Cuesta Hosts First Ethnic Studies Teach-In
SAN LUIS OBISPO – Cuesta College hosts its first Ethnic Studies Teach-In on Wednesday, March 30, from 1:00 – 4:30 p.m. The virtual event will be held on Zoom and is open to community members in addition to Cuesta College students, staff, and faculty.
Cuesta College’s Ethnic Studies program expands upon two courses offered for the first time in the Fall 2021 semester, Ethnic Studies for Educators and Introduction to Social Justice and Ethnic Studies. These new offerings respond to student leaders and communities of color calling for an expanded curriculum that provides a relevant education in Ethnic Studies.
“Greater access to Ethnic Studies curriculum can benefit students by increasing engagement, academic success, and participation in advocacy, service, and extracurricular activities,” said Dr. Mario Espinoza-Kulick, Cuesta College Ethnic Studies lead faculty.
The Teach-In will include a project showcase created by Cuesta College Ethnic Studies students and a plenary panel with student leaders and curriculum experts from the California Community Colleges. This panel will discuss the new graduation requirements for high school and college students, center the voices of students who have advocated for creating an Ethnic Studies program at Cuesta College, and explore how the discipline can positively impact communities everywhere.
“Ethnic Studies benefits students and our community by bringing us together from all cultures and gives us a chance to learn about one another,” said Elizabeth Montijo-Mowrey, former Associated Students of Cuesta College Senator and Secretary of the Movimiento Estudiantil Chicanx de Aztlán. “More importantly, Ethnic Studies helps students and communities stand strong to say that we are still here and we still have a voice.”
According to Montijo-Mowrey, there is a historical connection between student activism and Ethnic Studies. The field of study emerged in 1968 because of the Third World Front (TWLF) strike made with demands to increase access to higher education for students of color, increase the hiring of faculty of color, and establish programs and departments.
Teach-In participants will join concurrent workshops that explore local student activism for Ethnic Studies and the four historically defined disciplines that make up the broader field: Chicanx and Latinx Studies, Black Studies, Native American and Indigenous Studies, and Asian American and Pacific Islander Studies.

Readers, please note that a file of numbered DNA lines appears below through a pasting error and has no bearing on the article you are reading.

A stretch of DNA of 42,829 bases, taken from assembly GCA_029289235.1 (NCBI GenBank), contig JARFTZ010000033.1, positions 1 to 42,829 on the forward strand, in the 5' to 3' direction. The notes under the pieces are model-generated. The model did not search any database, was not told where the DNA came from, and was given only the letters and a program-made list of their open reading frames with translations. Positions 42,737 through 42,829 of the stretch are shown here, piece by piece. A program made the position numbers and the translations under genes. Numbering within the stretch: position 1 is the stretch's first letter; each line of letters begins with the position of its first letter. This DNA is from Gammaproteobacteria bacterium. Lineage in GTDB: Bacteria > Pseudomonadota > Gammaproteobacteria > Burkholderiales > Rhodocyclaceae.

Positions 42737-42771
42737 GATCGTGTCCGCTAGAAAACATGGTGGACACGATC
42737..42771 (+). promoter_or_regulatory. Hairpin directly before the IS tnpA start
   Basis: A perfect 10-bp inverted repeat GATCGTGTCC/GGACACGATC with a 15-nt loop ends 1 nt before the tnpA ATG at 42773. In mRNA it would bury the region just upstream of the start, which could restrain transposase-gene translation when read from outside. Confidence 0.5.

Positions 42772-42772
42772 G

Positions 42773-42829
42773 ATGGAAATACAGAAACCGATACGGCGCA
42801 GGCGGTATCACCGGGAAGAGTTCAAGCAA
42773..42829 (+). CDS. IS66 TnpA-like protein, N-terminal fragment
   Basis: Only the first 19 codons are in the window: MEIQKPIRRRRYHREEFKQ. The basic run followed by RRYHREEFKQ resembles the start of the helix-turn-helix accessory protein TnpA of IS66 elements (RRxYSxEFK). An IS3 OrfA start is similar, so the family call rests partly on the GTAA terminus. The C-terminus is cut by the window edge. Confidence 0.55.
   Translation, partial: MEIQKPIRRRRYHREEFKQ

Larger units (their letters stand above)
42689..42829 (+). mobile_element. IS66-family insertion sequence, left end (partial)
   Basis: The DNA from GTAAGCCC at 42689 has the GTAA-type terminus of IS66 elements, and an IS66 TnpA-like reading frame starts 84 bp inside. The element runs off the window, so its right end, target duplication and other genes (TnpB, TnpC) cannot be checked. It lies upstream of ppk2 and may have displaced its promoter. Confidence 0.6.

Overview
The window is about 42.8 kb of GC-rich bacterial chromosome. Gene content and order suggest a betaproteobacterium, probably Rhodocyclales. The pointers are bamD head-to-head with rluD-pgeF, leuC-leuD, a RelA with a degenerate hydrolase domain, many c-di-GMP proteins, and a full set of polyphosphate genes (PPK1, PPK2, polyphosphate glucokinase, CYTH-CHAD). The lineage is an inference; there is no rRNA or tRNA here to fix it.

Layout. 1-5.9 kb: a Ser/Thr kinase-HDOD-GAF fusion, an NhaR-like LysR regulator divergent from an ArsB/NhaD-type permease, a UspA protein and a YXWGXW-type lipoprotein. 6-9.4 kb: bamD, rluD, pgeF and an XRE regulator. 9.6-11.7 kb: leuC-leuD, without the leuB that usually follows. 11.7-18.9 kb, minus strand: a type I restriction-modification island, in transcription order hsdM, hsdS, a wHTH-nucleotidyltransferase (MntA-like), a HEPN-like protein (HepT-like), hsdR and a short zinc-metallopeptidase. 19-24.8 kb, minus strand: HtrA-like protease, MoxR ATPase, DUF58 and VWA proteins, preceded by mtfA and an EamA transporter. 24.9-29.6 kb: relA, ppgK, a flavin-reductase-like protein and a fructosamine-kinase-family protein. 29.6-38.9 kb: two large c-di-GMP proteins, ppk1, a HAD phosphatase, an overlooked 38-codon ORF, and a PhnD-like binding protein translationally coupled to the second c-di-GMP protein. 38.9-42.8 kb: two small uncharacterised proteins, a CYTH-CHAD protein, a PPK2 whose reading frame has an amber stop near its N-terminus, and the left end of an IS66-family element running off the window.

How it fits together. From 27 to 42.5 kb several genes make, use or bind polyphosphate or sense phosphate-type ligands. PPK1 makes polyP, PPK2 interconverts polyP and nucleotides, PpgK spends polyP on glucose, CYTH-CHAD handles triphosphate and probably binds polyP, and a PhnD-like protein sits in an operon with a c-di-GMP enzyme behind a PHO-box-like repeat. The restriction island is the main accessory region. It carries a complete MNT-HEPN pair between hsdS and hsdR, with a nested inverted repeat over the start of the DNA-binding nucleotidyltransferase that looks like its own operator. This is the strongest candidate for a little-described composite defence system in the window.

“Ethnic Studies is an opportunity for marginalized students to feel more connected to their education,” said J.P. Flores, Co-Chair of the Movimiento Estudiantil Chicanx de Aztlán. “It is an opportunity for the rest of the college community to hear all our stories and to know we are Cuesta College, too. It’s also a way to let all peoples know they are being heard, and, through listening to one another, we could all become mutually acknowledged, respected, and inspired.”
The keynote address will be given by Dr. Melissa Moreno, Founder of the California Community Colleges Ethnic Studies Faculty Council and Chair of Ethnic Studies at Woodland Community College.
The Cuesta College Ethnic Studies Teach-In is co-sponsored by Latina Leadership Network, Student Success and Support Programs, Equity and Student Success Committee, CaFE (CalWORKs, Foster Youth, and EOPS/CARE), Movimiento Estudiantil Chicanx de Aztlán (MEChA), Associated Students of Cuesta College (ASCC), Friends of the Library, Cultural Center, and the Applied Behavioral Sciences Division.
Attendees are eligible for up to $250 in cash gift card giveaways. Free registration is available online at https://bit.ly/EthnicStudiesTeachIn22.
For more information, please contact Dr. Mario Espinoza-Kulick by email at email@example.com or visit the Latina Leadership Network website by clicking here.